When you meet him in the flesh, you might be surprised. The person attached to the booming, boisterous microphone presence is actually quite soft-spoken when not on the mic. His demeanor more closely resembling his diminutive frame.
George Preciado is one of the most talked about parts of the Drew League, his voice filling up the gym in every viral highlight video, his commentary legend among those in the know, and missed tremendously when absent. But you’d almost miss him in one of the raucous crowds that tend to populate the higher profile weekend games.
When he’s not occupying his customary folding chair next to the scorer’s table, you can usually catch him outside in the quad, catching a quiet moment to himself. He’s more mysterious than many of the players that thousands of fans trek to the high school gym in South Central to watch, but he’s who they come to hear.
Entering his 20th year, George started as the voice of the Drew in 1997, replacing Bill Crawford as in-game announcer when the aging “Still Bill” stepped down after the 1996 season. He originally became involved in the Drew, according to The Drew Doc: No Excuse, Just Produce, as a fan.
He would turn up when he was nine or 10 years old just to catch the games, growing up under Crawford’s trash-talking tutelage. He’d met then-Commissioner Dino Smiley when Dino was a youth leader and coach at King Drew Middle School, which meant that he naturally gravitated to the nascent league, enamored by the athletic play and dominance of Casper Ware and his team, The Cheaters.
When the time came, he used his instinct for the game and elephantine memory to find colorful ways to pay homage to his mentor, the history of the Drew and the intrigue of watching the highest-level players come down to the inner city to re-establish themselves and play for pride at the most storied pro-am league in the world.
“I’m not into predictions,” says Preciado of the upcoming 2017 season.
A wise move, as there are no indications as yet of what this year’s field will look like, with three new teams and new configurations of returning squads — including the intriguing combination of Houdini’s All-Stars and Problems, two teams that were decimated by desertions last season.
Preciado does, however, have at least one player in mind for a standout season.
“I would like to see Kerry Carter come back this year,” he says. “He’s showed me a lot the last two years, so I just want to see his improvement.”
Carter had an outstanding season last year, receiving nods from all over the league as a possible MVP candidate. While he lost the honor to co-MVPs Franklin Session and Patrick Rembert, if he does show a lot of improvement this year, he’ll be hard to beat for the award this time around.
One of George’s signatures is his way around a nickname; the man knows nomme de guerre. While many players come to the Drew having established nicknames already, once George dubs you with a new title, you might be shocked if anyone ever says your real name again. “Swagg Champ,” “G-Money,” “The Guillotine,” “P-Stacks,” “The Gingerbread Man,” “The Viper,” “Jason Voorhees,” — if George gives you a nickname, you’ve had to earn it week after week showing that you don’t back down from a team, from a player, from a moment, from a loss or any challenge.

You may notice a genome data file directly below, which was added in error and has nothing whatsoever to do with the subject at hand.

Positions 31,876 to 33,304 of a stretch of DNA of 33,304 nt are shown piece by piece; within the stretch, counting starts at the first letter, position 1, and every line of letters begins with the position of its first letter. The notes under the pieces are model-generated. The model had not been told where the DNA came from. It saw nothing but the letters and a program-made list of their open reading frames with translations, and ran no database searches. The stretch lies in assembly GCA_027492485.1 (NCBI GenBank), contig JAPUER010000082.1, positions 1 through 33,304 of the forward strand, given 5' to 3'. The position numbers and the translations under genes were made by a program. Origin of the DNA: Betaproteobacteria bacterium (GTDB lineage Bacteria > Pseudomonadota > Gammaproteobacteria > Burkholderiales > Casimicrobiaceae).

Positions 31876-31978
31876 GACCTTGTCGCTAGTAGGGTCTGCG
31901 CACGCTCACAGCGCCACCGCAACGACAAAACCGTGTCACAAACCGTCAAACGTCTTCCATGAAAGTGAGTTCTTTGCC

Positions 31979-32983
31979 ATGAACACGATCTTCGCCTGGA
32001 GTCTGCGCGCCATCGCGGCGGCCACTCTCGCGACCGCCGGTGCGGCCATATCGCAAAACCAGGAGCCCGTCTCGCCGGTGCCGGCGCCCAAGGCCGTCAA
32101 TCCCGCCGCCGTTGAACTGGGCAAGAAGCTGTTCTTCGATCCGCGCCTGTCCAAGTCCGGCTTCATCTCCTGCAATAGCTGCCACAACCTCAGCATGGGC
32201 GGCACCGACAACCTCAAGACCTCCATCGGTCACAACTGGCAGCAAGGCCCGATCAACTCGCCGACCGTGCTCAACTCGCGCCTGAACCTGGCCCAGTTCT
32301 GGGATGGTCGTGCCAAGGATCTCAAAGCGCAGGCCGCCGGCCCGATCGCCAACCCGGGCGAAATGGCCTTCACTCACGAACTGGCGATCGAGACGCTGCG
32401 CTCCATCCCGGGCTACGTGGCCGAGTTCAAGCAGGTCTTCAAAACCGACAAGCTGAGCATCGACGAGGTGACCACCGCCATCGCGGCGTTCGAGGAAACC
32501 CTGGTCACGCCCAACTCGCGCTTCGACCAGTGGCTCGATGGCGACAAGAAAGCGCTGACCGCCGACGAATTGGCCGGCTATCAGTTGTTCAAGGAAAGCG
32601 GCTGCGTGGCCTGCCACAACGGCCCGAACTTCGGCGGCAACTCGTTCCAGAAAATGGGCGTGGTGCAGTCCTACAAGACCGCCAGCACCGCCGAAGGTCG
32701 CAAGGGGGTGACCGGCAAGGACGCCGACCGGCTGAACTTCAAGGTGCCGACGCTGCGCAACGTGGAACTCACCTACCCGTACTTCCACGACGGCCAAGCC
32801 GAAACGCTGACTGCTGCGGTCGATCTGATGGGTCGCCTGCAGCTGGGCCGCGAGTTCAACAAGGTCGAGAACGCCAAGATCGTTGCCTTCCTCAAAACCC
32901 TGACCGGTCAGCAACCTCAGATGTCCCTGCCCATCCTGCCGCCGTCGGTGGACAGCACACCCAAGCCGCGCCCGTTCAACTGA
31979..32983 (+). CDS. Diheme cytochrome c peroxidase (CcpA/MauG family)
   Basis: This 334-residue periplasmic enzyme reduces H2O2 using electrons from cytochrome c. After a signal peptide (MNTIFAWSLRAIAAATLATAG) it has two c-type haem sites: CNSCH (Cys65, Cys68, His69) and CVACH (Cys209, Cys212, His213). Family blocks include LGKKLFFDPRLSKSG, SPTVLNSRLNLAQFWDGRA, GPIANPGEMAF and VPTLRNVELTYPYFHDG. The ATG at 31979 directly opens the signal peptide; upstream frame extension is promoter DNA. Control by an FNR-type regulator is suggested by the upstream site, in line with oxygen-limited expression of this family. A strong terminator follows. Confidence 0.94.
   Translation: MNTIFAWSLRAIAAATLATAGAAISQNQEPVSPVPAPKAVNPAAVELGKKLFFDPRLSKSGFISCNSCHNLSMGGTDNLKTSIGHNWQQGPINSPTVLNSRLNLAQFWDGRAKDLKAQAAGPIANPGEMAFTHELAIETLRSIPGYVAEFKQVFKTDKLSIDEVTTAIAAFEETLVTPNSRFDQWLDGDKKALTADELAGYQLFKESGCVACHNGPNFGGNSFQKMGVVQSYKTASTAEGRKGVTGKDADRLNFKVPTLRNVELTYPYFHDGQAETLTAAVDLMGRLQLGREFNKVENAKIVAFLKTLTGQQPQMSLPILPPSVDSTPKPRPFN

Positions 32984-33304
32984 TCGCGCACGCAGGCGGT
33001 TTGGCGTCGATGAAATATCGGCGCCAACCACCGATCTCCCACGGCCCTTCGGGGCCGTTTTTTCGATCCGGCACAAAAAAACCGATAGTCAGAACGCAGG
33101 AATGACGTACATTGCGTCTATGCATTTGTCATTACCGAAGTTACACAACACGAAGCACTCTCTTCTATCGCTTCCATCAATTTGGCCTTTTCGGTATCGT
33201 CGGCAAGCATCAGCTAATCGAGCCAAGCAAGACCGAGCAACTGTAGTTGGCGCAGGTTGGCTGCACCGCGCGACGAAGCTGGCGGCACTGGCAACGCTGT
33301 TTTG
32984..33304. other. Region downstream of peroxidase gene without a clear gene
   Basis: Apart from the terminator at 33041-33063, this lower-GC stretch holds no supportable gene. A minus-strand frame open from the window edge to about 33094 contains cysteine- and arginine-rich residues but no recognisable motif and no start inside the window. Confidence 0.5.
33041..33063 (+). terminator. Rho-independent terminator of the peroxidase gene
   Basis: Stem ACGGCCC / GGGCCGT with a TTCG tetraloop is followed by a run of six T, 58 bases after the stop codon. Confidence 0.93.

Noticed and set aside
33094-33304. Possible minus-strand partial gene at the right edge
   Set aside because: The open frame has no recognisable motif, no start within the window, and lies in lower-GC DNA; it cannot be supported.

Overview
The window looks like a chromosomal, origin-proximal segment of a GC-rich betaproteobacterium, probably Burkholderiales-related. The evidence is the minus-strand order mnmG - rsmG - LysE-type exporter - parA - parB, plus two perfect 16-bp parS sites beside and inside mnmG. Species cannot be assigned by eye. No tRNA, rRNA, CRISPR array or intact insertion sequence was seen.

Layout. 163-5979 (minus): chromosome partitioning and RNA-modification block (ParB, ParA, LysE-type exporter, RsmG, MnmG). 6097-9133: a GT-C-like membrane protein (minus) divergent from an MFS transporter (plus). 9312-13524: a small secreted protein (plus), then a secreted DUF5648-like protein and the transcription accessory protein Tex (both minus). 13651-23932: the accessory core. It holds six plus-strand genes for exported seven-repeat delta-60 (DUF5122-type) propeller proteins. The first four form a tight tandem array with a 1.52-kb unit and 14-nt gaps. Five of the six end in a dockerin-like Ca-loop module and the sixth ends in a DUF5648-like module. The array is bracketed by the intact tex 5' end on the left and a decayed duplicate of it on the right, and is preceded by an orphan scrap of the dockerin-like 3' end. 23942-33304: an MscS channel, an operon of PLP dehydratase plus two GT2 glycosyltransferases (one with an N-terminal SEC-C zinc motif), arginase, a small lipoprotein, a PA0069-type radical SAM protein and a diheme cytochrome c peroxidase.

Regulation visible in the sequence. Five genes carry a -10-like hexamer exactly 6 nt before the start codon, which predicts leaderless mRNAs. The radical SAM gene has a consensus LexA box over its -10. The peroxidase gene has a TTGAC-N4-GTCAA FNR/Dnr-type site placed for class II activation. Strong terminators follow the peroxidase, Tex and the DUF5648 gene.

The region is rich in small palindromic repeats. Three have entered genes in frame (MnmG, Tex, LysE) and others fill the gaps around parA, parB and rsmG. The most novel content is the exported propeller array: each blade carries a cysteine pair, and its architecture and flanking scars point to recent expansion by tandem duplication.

George himself has never been known to shy away from teasing a big name. He once told LaMarcus Aldridge to drop and give him 20 push-ups for showing up late.
“One thing that stood out to me the most was when I first announced John Williams,” he says “It made me realize ‘I have arrived.’”
With such iconic names under his belt, he cannot be intimidated from the court. If he catches you slipping, he’ll let you know hear about for the rest of the game. And if you complain, the razzing will get that much worse.
The one nickname you don’t want him to bestow: “Truck of the Year,” given to the absolute worst of the worst. If you come to the gym and put up a stinker, you’ll hear about it and you had better redeem yourself in a hurry or you might not be back.
It’s all love though. George’s respect for the game is evident in the detail he uses to describe team’s, games, and plays that no one else even remembers.
“I remember one play, Team Champion was playing, and they were at the free throw line, and John (Williams) said which way the rebound was gonna go,” he recalls. “He told Mo Spillers at half court, ‘Come get this rebound, it’s gonna come my way. Sure enough, Mo hit him at a dead run — layup. Just like that.”
He was impressed by the deftness of John knowing exactly where the rebound was going and says that he learned a lot by watching iconic players like that play the game.
He doesn’t have an arsenal of catchphrases or signature calls the way some other legendary L.A. announcers does. While he’s inspired by Chick Hearn, he doesn’t mimic him and he’s been known to be a tad bit more colorful in describing a play than Ralph Lawler’s classic “Oh me, oh my.”
But he keeps the language to a minimum, unless the situation calls for it. When a particularly startling dunk demolishes an unwary defender, he’ll even tell an All-Star, “You’ve just been s***ed on!”
In his 20th season, he’s given no indications he’s ready to release his iron grip on the Drew League mic yet. It’d be hard to imagine anyone else being able to step in those shoes. If he were pass on his seat, his advice to his successor would be to “try to go off instinct.”
It’s certainly served him well, as his hilarious, insightful, and — when needed — calming commentary has become one of the highlights of a Drew League visit, along with a cold glass of that addictive Drew-Aid, and catching a flick with one of your favorite pros.
When I asked him his secret to his longevity and success, he imparted one last secret that might be a surprise coming from the “Voice of the Drew League”: “Sometimes, it’s best not to say nothing, and just let the play do the talking.”